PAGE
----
Posted in self-improvement, spiritual/religious

Promised Land Living

promised land living

One in a Million: Journey to Your Promised Land was one of my Lenten reads. The writing style of the author appealed to me as did the subject matter. Here are some nuggets from Part 1:

  1. Promised land living is living with milk and money. God didn’t promise just a land of milk (substance for living). He also promised honey (abundant living). Milk may be what we need, but honey is what we crave (imagine hot tea without honey). Some of the honey we’re given includes confidence, joy, discernment, anticipation, and power. Promised land living is a life of depth, substance, and faith-fiber, but it is also a life filled with colors, textures, and unexpected opportunities.

Just like elephants at a circus are held in place by 2 simple bolts, so are we from promised land living. One bolt is the curse of sin. The curse of sin was broken at the foot of the cross. So if you’ve resolved your position in Christ (also known as positional sanctification), you only have to concern yourself with the second bolt – lifestyle sanctification.

There is a big difference between being free and living free. Being free is one decision. Living free is a daily decision. It is not enough for us to know that we are free, we must live free. So, what’s holding you back from living free? What are your hindrances? What are your time wasters? What are you distractions?

Let’s be honest. We tend to like and remain fond of some of parts of our enslaved past. We remember the past as being fun, captivating, and enjoyable. We convince ourselves that living free isn’t as good as some of our past addictions. It’s addictive enjoyment. Looking back keeps us from looking forward. That’s where the dilemma lies – letting the satisfaction of physical appetites take priority over what living free has for us.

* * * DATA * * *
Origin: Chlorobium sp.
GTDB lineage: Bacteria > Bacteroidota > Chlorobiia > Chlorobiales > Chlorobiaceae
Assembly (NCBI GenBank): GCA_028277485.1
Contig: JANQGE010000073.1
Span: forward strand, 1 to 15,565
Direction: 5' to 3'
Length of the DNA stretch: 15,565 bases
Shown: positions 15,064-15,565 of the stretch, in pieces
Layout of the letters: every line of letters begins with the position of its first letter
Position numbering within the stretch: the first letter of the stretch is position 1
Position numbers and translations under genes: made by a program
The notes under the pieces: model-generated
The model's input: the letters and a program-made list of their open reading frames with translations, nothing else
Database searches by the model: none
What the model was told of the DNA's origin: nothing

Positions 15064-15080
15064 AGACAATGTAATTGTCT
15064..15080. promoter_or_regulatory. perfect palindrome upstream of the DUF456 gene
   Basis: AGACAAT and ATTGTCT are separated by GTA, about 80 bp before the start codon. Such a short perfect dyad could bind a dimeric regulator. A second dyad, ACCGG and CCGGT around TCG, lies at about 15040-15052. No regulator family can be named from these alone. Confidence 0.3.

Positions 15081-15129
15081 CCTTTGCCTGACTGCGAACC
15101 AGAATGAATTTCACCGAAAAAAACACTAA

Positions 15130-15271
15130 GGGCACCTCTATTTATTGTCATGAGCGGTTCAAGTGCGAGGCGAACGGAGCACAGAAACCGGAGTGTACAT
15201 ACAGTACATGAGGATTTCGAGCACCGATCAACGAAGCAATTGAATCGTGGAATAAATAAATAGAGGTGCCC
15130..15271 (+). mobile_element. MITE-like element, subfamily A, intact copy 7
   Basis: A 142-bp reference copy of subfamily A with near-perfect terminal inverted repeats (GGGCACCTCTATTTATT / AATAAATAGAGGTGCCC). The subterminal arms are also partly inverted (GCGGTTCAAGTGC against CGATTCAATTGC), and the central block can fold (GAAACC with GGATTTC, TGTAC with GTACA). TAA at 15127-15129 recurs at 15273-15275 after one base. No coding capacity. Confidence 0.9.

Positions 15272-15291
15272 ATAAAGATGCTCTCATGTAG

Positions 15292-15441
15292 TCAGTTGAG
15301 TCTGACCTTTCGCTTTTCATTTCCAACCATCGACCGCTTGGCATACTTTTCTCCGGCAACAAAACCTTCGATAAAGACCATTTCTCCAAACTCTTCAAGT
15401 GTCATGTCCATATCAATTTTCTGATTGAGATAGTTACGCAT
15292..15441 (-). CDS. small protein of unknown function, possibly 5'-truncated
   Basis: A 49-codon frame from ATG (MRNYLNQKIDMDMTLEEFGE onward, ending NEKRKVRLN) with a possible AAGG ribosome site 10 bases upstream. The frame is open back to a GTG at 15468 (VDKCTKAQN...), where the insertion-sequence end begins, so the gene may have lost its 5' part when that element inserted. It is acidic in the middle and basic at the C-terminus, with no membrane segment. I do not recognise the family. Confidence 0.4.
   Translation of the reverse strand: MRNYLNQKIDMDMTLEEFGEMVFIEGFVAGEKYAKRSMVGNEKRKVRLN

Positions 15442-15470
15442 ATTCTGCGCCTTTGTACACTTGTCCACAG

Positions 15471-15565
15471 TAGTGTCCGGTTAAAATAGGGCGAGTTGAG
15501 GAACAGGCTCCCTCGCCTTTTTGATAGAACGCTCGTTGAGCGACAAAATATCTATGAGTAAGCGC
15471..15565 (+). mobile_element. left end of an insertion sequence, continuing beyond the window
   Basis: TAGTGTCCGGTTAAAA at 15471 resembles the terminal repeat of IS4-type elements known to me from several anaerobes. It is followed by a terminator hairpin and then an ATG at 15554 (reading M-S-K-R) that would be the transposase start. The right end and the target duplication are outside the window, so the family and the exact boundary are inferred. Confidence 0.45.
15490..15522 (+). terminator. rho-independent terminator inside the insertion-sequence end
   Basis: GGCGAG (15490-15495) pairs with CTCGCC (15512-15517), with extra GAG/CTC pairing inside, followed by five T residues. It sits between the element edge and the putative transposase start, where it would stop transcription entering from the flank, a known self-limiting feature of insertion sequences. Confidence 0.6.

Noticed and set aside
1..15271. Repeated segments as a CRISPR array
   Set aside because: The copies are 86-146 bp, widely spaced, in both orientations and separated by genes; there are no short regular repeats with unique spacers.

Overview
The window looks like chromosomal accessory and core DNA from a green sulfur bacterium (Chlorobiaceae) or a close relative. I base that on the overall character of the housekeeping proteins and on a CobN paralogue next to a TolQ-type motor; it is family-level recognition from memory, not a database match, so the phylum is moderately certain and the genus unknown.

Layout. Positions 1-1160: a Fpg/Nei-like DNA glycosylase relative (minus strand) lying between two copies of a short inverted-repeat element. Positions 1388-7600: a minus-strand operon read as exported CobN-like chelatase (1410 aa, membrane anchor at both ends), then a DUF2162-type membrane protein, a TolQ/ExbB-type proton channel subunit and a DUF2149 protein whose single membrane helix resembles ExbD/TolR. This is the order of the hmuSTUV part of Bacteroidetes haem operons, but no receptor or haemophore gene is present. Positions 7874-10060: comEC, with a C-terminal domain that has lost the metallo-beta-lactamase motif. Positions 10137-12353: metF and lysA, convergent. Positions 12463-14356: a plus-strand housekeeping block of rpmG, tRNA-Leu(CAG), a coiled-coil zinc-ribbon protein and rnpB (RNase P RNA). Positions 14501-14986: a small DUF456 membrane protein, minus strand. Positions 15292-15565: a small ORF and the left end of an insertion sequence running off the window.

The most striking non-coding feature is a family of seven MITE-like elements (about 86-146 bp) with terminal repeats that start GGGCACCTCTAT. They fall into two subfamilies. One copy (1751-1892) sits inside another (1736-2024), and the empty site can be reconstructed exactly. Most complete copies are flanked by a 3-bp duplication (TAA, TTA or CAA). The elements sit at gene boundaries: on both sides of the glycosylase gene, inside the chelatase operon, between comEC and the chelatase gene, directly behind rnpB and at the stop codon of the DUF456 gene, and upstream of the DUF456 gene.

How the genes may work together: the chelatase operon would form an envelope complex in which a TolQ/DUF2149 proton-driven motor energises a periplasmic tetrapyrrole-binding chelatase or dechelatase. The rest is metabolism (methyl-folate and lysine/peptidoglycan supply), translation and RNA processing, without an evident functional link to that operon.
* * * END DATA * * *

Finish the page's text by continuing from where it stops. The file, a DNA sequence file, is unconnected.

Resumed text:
1. Under the category of “be careful what you wish for” the author tells the story of going for a run and seeing storm clouds. Having felt separated from fullness of living, the author looked up to the clouds and prayed for a good spiritual rain. Soon a heavy physical rain began to fall causing the author to cut short her run and head for the shelter of her home. In her heart she heard, “This is what people do. They pray for rain and then when it pours, they run back to familiar comforts.”

I like this story because it reminds me of my move. I remember wanting a certain position, AND wanting to live by the ocean. Finally, it became clear to me that I could have one but not the other, so I had to decide which one I really wanted. I could live by the ocean in a lesser professional position or I could have the position I wanted. One day the question came to me, as long as it is water, does it have to be the ocean? My answer was “okay, but the water has to move. There is nothing sadder than stagnant water.”   I was imagining a small moving stream;  yet because I was open, I received Lake Erie and Lake Ontario and boy do they move. As the chapter states – be careful what you ask for.

Cite: Shirer, P. (2010). ONE in a Million: Journey to Your Promised Land. Nashville, TN: B&H Publishing, Inc.



Dr. Sheila Embry is a govie, author, pracademician, sister, aunt, cousin, and friend who loves to read, write, think, and laugh. Many of her blog postings are summaries or excerpts of books that she read and wants to share to encourage others. An author with more than 25 years experience within the legislative and executive branches of the U. S. federal government holding 3 accredited degrees: Doctor of Management in Organizational Leadership, Master of Arts in Human Resources Development, and Baccalaureate of Business Administration, she believes in continuing learning both on and off the job. She has been recognized with multiple professional and writing awards for her peer-reviewed, publications. Click the bibliography page above for a listing of all the publications.

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